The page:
Who is Japanese top Recessionista? Nakano-san makes jeans from remnants. The jacket made of abandoned tents or jute bags is popular in the U.S, but it’s actually made in Japan. At the exhibition, the company that showed the jacket received many orders from Italy and France, which turned out 200 jackets for US$40,000 in 3 days. “I think the Japanese do the best job in the world, in terms of cutting, sewing, fine technology, and not to speak of sensitivity!” says Tekeuchi-san.

Skateboard art is suggested by Hirossha-san. He makes accessories or display toys from skateboard.

Going back to the Tokyo Recessionista Collection…
No.4. Ako-san: She used T-shirts into skirt and hood. The belt made of pull-tops of can is not her idea, it was taught by Mexican people while she was travelling in Mexico.
No.5. Tomi-san: She drew on the T-shirt by herself, because her core business is illustrator. She opened craft shop for remake clothing 2 years ago. She even used a small decoration of chrysanthemum from packed sushi to make a ring.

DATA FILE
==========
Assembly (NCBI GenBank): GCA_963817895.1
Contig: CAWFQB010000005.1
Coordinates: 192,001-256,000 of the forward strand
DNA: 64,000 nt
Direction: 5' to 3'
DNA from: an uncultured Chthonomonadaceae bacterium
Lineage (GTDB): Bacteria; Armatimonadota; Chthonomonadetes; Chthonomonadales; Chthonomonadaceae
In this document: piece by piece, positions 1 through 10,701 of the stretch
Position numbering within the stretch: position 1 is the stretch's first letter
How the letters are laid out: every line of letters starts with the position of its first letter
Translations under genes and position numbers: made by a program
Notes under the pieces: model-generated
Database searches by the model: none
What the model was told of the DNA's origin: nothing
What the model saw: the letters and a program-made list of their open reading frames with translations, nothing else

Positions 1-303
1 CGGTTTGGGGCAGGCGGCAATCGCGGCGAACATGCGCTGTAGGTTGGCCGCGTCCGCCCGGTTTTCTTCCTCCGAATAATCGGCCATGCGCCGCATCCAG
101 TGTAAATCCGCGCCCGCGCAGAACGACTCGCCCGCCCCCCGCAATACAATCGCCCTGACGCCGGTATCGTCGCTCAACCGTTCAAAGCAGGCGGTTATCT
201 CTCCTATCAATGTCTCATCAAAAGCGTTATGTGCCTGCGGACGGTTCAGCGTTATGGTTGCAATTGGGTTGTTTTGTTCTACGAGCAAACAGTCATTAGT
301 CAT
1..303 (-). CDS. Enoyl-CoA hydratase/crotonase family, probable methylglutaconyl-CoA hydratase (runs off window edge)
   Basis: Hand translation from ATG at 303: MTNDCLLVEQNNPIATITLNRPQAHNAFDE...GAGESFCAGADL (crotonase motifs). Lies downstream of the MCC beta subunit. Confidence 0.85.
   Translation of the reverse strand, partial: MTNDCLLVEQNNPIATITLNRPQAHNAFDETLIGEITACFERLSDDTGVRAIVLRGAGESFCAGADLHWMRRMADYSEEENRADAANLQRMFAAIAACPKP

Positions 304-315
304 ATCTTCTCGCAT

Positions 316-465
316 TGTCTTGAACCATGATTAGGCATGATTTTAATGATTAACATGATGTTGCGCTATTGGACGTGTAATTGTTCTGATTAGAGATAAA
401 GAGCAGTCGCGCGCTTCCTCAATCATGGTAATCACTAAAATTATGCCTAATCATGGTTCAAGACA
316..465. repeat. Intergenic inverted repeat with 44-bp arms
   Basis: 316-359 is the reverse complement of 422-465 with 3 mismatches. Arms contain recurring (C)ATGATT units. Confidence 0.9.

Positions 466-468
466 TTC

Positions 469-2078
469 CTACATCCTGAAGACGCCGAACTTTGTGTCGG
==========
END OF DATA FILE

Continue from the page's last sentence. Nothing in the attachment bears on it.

No.6. Marinko-san and Sora-chan, a mom and a daughter: The mom got into remake when her daughter was born. She opened a remake shop in Shimokitazawa 2 years ago. Remake clothing for kids are popular among mothers who want to dress their kids only-one clothing.

Because of recession, we do not buy new clothes as we used to do. We’d try to fix them instead of throwing them away. Reform studio, a professional fixer of clothes for example, increased their sales by 50% compared from last year.

There is even a school to teach how to fix clothes. Such school used to offer hobby level of classes mainly targeted for housewives, but these days their students are 20s who want to be professionals.

Gyaru fashion also is related with used clothing and there is a magazine specialized in Gyaru-kei used clothing fashion, “used Jelly“.

There are also manga with its theme of second-hand clothing such as “Hechima Milk” or “Sumomo-chan”.

Tokyo Recessionista Collection
No.7. Satoh-san: Lolita maid fashion
No.8. Yanagawa-san: She is a high school student (JK=Joshi Kousei, high school girl) who tried modifying clothes for the first time. She used a leash as a belt.